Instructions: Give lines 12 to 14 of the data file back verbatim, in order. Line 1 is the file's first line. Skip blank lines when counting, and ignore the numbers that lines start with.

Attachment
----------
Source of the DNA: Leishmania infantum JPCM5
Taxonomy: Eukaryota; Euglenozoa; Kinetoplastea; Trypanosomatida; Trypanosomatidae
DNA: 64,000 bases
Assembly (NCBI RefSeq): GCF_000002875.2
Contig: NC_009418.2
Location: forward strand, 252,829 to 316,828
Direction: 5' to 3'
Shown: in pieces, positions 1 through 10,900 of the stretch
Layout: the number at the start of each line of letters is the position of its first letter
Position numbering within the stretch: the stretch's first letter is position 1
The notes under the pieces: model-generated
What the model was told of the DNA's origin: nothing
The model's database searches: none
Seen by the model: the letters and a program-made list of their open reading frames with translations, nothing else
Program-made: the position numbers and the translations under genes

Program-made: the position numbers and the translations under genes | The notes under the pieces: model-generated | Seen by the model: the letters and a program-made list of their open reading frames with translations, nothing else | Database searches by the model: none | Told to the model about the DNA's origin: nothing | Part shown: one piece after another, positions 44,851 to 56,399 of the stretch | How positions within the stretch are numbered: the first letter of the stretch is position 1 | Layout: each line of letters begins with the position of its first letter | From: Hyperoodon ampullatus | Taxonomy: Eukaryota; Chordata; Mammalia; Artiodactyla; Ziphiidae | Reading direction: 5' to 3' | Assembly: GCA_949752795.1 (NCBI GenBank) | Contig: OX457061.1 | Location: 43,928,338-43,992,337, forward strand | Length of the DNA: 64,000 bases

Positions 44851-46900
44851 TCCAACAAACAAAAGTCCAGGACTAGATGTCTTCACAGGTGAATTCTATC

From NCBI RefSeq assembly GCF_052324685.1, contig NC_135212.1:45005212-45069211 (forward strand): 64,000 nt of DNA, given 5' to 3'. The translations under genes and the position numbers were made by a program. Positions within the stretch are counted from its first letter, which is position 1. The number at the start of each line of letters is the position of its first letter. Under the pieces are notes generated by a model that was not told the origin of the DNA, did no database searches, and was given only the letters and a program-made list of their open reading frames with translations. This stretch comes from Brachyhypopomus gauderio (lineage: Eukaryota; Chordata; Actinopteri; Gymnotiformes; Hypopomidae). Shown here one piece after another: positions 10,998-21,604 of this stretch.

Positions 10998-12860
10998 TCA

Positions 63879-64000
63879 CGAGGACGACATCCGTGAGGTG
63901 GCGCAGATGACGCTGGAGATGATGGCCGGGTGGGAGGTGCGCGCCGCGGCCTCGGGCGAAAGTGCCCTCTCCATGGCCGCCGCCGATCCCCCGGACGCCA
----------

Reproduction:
What the model was told of the DNA's origin: nothing
The model's database searches: none
Seen by the model: the letters and a program-made list of their open reading frames with translations, nothing else